As to getting access to plumbing and such .... I have owned several houses and been in this one for over 5 years and never had a issue with anything in the ceiling of my basement that I had to go fix after the fact ... just plan carefully ... if in doubt run 2" conduit from projector to equiptment room and smurf tube everywhere else ... test all connections before you drywall ... enjoy quiet bliss in the rest of the house even when someone has the theater cranked to reference levels in the basement

dont forget that sound isloation is not only about keeping sound from escaping the theater to the rest of the house but also to keep the sounds of the house ( footfalls on the floor above, water running in pipes, HVAC etc etc ) out of the theater so you can enjoy the movie ... when there is alot of outside noise to contend with the common reaction we have is to raise the volume level ... I had a good example when I came home a couple days ago and my youngest daughter was watching a TV show in the Great Room which is right beside the kitchen, my other 2 daughters were at the eating bar and my wife was cooking dinner ... the TV volume was WAY up there as she compensated for the sounds around her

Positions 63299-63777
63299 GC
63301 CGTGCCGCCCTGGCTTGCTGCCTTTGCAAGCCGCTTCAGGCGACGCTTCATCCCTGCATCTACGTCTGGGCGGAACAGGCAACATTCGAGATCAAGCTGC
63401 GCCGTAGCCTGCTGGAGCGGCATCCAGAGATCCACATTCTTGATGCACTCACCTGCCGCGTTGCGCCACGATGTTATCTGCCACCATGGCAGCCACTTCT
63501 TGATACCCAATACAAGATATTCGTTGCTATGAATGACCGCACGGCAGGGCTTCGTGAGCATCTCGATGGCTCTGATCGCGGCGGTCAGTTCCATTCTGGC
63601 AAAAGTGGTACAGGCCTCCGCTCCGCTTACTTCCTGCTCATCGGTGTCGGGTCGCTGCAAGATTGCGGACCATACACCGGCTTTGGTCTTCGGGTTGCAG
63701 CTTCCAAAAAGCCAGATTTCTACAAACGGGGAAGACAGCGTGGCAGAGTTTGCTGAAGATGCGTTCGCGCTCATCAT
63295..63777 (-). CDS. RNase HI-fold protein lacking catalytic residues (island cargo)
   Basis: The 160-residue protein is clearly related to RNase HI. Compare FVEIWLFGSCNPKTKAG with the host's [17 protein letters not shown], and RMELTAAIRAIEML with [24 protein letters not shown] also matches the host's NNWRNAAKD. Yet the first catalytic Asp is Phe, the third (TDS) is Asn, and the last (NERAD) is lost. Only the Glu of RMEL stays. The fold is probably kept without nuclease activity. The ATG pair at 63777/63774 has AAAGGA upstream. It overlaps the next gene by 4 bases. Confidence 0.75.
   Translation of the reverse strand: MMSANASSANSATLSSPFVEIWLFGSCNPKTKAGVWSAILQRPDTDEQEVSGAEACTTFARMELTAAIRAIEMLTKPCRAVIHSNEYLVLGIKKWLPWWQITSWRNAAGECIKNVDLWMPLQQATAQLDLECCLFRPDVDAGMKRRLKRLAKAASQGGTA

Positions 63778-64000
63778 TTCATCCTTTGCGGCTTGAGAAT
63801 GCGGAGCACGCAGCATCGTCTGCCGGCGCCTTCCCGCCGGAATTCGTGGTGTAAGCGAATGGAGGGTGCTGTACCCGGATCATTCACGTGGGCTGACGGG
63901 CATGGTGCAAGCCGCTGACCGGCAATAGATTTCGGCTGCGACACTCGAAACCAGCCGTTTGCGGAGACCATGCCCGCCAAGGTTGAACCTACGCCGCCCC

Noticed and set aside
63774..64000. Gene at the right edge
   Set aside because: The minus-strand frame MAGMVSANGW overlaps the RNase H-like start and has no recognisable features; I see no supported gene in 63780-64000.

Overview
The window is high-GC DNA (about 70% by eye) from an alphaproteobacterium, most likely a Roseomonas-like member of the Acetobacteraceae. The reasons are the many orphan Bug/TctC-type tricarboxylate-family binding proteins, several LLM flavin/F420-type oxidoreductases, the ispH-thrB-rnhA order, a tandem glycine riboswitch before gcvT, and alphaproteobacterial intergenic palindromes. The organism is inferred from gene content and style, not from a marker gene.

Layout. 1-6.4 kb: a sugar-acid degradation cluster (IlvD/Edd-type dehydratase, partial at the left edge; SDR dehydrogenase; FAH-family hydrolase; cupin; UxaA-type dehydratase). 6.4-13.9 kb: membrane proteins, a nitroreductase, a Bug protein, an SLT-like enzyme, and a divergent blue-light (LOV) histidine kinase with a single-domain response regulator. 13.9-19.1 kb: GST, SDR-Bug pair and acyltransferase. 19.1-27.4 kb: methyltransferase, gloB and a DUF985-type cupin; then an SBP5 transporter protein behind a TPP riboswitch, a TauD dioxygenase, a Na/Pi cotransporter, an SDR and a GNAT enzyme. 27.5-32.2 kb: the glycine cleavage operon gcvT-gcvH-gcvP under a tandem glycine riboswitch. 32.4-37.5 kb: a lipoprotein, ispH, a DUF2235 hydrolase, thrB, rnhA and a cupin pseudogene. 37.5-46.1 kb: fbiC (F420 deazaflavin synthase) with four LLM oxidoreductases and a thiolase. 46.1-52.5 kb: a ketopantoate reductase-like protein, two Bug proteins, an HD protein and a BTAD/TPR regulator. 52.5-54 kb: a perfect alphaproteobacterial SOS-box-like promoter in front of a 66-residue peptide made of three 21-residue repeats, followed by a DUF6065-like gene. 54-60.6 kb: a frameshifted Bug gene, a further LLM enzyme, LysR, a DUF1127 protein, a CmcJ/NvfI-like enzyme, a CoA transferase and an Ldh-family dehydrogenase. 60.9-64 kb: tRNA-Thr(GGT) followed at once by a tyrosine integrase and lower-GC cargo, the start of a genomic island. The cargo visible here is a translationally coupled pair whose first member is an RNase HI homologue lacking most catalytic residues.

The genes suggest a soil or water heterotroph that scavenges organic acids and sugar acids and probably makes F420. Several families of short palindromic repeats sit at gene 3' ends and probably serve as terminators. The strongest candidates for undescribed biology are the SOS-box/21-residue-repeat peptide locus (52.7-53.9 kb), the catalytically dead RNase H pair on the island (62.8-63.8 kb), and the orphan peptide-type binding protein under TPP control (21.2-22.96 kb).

OK, I may have to go this route. The conduit might look a little funky as it won't be inside the wall though......the walls are already mudded and almost finished. :wits-end: Oh well, I was going to have to figure something out anyways as the wall with the receiver and such was a half wall and I couldn't figure out a good way for the wiring to run from the top half wall under the shelf and then down the lower half wall. Hope that makes sense.